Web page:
It shall only serve as a device for some light surfing at night, or for some urgent work in the shopping mall, on a non-working day. It's much more for my wife (for her favourite Angry Bird game) than myself.

Windows XP: Troubleshooting Blue Screen (c0000218)

Thursday, September 2nd, 2010

If you work as computer support at any place, blue screen is inevitable. Haven't seen any blue screens on Windows 7 yet, but having more than ten Windows XP's in the company, I'm keep getting complaint calls.

The initial problem reported:

The computer cannot go past the Windows start up logo screen, then it restarts automatically. After restart, the computer asks whether to go into Safe Mode or to start computer normally.

In my case, the computer hangs or reboots automatically no matter which option I choose.

To get actual problem:

Keep pressing F8 on start up to get into Windows Advanced Options Menu. Then select Disable automatic restart on system failure.

By doing so, the computer will continue to load until the blue screen shows up. That's the place where you could get the error message.

The error I found:

Stop: c0000218 {Registry File Failure} The registry cannot load the hive (file): \SystemRoot\System32\Config\SOFTWARE or its log or alternate

The solution for all kinds of registry problem, in short:

Format the damned PC.

The solution for registry recovery, in long:

The five registry files to be recovered are:

  • system
  • software
  • sam
  • security
  • default

Procedures to copy all registry files from C:\windows\repair\ folder to C:\windows\system32\config\ folder:

  1. Using Windows XP installation CD, get into Recovery Mode.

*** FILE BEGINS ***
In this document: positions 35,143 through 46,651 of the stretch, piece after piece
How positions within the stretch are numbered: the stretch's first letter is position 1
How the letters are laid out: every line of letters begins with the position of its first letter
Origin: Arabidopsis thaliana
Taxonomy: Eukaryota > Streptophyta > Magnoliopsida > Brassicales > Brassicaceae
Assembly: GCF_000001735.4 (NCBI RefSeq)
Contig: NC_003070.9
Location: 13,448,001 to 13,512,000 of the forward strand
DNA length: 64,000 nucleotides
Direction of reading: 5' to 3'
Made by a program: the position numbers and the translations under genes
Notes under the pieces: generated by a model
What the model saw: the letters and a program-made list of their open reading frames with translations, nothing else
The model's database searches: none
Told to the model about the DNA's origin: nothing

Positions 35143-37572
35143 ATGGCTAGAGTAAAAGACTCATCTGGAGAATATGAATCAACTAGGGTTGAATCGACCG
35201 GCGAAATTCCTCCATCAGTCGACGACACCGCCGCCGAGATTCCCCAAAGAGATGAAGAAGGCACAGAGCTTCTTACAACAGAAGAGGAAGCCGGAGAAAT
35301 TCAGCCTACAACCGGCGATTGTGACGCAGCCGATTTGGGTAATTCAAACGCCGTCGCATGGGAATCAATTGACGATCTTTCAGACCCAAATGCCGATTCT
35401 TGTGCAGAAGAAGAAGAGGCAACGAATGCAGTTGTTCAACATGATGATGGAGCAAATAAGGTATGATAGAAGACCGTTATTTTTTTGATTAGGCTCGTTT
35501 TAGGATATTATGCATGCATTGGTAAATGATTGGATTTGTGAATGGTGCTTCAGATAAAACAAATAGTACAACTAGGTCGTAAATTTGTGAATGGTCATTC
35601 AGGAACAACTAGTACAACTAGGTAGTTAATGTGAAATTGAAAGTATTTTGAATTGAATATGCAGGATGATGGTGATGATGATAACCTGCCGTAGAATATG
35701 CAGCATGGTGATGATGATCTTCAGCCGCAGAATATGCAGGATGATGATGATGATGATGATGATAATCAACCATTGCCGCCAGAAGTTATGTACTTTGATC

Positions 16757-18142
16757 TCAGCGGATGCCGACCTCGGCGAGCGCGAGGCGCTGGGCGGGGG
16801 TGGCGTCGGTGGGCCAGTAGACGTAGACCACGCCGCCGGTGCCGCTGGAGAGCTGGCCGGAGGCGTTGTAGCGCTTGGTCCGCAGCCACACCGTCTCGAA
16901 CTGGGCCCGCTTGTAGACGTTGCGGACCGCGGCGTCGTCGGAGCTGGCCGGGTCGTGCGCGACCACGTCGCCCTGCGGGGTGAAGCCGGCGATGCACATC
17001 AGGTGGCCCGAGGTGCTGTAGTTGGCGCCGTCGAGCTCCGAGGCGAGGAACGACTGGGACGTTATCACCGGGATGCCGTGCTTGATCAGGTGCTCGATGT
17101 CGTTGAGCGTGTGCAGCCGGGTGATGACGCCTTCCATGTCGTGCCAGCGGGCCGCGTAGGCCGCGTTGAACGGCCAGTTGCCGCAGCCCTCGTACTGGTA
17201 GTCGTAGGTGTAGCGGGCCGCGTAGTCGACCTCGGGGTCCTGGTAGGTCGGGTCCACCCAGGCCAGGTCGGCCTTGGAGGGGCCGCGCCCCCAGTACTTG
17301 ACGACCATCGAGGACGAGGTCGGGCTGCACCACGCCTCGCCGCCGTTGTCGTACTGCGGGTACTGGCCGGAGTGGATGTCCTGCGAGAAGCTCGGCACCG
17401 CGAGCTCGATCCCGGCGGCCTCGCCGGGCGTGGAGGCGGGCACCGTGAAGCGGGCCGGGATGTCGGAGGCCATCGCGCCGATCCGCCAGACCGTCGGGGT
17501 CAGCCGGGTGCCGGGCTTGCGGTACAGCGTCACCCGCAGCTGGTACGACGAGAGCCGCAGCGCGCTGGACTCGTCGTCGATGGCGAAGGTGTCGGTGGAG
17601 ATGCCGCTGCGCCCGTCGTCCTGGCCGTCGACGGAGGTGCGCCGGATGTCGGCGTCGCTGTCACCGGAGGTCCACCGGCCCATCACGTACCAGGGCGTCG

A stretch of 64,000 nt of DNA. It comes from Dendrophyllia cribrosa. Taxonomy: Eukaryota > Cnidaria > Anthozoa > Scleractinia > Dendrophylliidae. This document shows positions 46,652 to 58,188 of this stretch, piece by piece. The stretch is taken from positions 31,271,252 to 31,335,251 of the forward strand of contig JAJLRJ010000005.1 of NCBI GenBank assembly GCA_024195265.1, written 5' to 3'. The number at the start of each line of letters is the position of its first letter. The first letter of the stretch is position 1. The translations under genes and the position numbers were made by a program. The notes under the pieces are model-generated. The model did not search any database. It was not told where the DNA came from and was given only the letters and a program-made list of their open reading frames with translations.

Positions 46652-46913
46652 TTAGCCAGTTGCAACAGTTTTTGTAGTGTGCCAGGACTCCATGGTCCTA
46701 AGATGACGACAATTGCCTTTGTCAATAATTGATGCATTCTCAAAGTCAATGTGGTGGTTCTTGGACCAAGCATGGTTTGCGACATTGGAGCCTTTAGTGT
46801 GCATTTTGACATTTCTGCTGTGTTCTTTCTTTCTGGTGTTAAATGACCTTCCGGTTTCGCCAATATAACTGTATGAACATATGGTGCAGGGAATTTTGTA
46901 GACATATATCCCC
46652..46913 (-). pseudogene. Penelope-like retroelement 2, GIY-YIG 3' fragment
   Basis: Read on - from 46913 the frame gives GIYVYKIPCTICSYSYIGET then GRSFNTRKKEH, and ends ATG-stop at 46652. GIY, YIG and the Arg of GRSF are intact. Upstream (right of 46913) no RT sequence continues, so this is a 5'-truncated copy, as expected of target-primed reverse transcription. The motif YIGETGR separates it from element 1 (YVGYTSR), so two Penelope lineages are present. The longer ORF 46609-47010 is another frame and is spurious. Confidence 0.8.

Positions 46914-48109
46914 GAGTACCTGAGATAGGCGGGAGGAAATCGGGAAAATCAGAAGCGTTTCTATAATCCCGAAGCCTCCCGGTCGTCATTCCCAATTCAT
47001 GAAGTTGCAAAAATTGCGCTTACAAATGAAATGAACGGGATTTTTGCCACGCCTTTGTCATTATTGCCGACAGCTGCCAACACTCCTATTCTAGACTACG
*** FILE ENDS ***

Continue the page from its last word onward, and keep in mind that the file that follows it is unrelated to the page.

2. Go to C:\windows\system32\config folder.
  3. Backup the 5 registry files to a temporary folder.
  4. Copy the 5 registry files from C:\windows\repair\ folder to C:\windows\system32\config folder.
  5. Enter exit to restart to computer.

Procedures to get into Safe Mode to copy last known good registry files to be restored:

  1. Upon start up, press F8 and select Safe Mode to get into Windows Safe Mode.
  2. Get into C:\System Volume Information\_restore{XXXX}\RPXX\snapshot\ (Rule: Check the properties of the folder to get the date of the backup. Always take the latest version.)
  3. You will find these files:
  4. Copy the files to another temporary folder, preferably to be in C:\Windows folder.
  5. Rename all the 5 files to its original name, e.g. _REGISTRY_USER_.DEFAULT to default.

Finally, get back to Recovery Mode to replace the files you have found from System Volume Information to registry original folder (C:\windows\system32\config).

Done. You should now be able to start your computer normally.

This same procedure will help you recover all kinds of registry corrupted problem that you ever get.

I am trying to keep this guide simple and short, for myself, because I found that the guide provided by Microsoft is too lengthy. You may refer to the Knowledge Base page if this guide does not make any sense.